ERIC Number: ED403854
Record Type: Non-Journal
Publication Date: 1996-Nov
Reference Count: N/A
Academic Infotecture: Course Design for Cyberschool.
Couples, Chris; Luke, Timothy W.
This narrative recounts experiences at the Virginia Polytechnic Institute and State University in the design process of two university courses meant to test the potential and the limits of the technologies represented in the Internet. The courses described evolved as a means for teaching a junior and senior level political theory class for students at distant locations. These courses were designed to be fully Internet-based, i.e., students could take the class from anywhere if they had Internet access. These two courses were designed to exploit the capabilities of the World Wide Web to carry text, e-mail, and online chat sessions as the communications means for teaching political science without convening face-to-face meetings at preset times. The students were able to: access all course materials (syllabi, course assignments, and class notes), read the assigned texts in full, original forms, submit all graded work online and receive grades back online, and interact with the instructor and each other in one-on-one or group e-mail and chat sessions. The course was self-paced and self-directed. The course design was constrained by the need to make source materials available (finding already available text and securing copyright permission for other text), the need to implement standard hypertext markup language to present the text, maintenance of the Web site, and the administrative and institutional framework of a large university. (JLS)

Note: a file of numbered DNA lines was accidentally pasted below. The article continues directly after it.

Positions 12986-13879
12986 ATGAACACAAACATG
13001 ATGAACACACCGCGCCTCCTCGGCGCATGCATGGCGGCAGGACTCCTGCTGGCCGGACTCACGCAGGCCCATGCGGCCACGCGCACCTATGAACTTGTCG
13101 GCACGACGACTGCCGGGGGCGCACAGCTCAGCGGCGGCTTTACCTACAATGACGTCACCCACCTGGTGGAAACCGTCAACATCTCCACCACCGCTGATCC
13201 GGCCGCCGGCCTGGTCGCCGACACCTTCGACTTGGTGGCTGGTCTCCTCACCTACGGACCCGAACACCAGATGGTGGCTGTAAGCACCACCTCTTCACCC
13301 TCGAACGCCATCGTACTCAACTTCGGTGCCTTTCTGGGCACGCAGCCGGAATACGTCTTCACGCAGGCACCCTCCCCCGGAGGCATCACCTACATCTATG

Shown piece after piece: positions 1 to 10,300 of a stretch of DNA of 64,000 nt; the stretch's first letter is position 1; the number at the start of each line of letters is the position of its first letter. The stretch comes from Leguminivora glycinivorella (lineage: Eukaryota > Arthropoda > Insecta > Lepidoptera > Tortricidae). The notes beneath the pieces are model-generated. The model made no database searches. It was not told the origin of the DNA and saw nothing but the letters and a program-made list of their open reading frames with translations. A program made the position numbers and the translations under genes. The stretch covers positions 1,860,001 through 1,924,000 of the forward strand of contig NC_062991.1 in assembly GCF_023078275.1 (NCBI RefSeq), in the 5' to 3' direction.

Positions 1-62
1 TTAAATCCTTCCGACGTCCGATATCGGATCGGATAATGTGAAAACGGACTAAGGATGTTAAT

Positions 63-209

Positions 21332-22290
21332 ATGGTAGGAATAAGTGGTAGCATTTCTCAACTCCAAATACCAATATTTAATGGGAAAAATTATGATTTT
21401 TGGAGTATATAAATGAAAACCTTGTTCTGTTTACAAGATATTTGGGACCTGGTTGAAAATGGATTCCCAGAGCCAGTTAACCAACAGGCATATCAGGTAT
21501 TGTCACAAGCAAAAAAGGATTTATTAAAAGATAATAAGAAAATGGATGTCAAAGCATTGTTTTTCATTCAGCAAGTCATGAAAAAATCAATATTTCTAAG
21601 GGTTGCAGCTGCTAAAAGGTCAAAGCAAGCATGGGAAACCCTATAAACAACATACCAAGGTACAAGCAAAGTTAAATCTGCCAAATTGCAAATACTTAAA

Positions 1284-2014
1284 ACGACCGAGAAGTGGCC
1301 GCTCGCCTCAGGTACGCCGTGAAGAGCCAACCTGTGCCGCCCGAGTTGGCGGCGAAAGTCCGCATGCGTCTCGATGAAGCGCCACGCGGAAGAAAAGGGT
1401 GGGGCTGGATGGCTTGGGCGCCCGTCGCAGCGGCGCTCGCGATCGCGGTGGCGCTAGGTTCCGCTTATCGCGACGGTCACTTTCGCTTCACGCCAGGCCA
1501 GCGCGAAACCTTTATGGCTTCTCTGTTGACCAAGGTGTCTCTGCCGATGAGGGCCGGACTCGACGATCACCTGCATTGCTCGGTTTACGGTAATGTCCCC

Publication Type: Reports - Descriptive; Speeches/Meeting Papers
Education Level: N/A
Audience: Teachers; Practitioners
Authoring Institution: N/A